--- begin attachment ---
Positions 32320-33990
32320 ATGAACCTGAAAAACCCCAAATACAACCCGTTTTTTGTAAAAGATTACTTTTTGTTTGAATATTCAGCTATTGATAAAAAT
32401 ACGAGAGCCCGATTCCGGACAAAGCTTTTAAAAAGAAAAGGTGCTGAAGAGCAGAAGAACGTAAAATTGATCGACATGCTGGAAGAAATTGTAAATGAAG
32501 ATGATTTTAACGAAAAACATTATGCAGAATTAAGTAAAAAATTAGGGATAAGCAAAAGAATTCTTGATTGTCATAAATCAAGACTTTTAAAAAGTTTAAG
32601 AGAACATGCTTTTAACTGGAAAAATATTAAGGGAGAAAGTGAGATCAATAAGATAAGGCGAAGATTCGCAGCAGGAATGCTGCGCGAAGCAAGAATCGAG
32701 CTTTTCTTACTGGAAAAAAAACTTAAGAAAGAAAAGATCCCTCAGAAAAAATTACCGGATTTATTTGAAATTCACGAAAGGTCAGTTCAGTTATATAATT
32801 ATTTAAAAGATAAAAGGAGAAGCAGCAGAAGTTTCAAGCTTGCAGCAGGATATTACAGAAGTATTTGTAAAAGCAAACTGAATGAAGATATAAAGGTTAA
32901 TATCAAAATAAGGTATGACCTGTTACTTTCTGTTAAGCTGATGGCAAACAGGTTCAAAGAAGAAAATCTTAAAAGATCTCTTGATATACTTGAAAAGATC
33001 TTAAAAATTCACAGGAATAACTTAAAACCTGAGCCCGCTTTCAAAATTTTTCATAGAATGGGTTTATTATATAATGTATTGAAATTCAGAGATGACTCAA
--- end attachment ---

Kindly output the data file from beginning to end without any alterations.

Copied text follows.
Positions 32320-33990
32320 ATGAACCTGAAAAACCCCAAATACAACCCGTTTTTTGTAAAAGATTACTTTTTGTTTGAATATTCAGCTATTGATAAAAAT
32401 ACGAGAGCCCGATTCCGGACAAAGCTTTTAAAAAGAAAAGGTGCTGAAGAGCAGAAGAACGTAAAATTGATCGACATGCTGGAAGAAATTGTAAATGAAG
32501 ATGATTTTAACGAAAAACATTATGCAGAATTAAGTAAAAAATTAGGGATAAGCAAAAGAATTCTTGATTGTCATAAATCAAGACTTTTAAAAAGTTTAAG
32601 AGAACATGCTTTTAACTGGAAAAATATTAAGGGAGAAAGTGAGATCAATAAGATAAGGCGAAGATTCGCAGCAGGAATGCTGCGCGAAGCAAGAATCGAG
32701 CTTTTCTTACTGGAAAAAAAACTTAAGAAAGAAAAGATCCCTCAGAAAAAATTACCGGATTTATTTGAAATTCACGAAAGGTCAGTTCAGTTATATAATT
32801 ATTTAAAAGATAAAAGGAGAAGCAGCAGAAGTTTCAAGCTTGCAGCAGGATATTACAGAAGTATTTGTAAAAGCAAACTGAATGAAGATATAAAGGTTAA
32901 TATCAAAATAAGGTATGACCTGTTACTTTCTGTTAAGCTGATGGCAAACAGGTTCAAAGAAGAAAATCTTAAAAGATCTCTTGATATACTTGAAAAGATC
33001 TTAAAAATTCACAGGAATAACTTAAAACCTGAGCCCGCTTTCAAAATTTTTCATAGAATGGGTTTATTATATAATGTATTGAAATTCAGAGATGACTCAA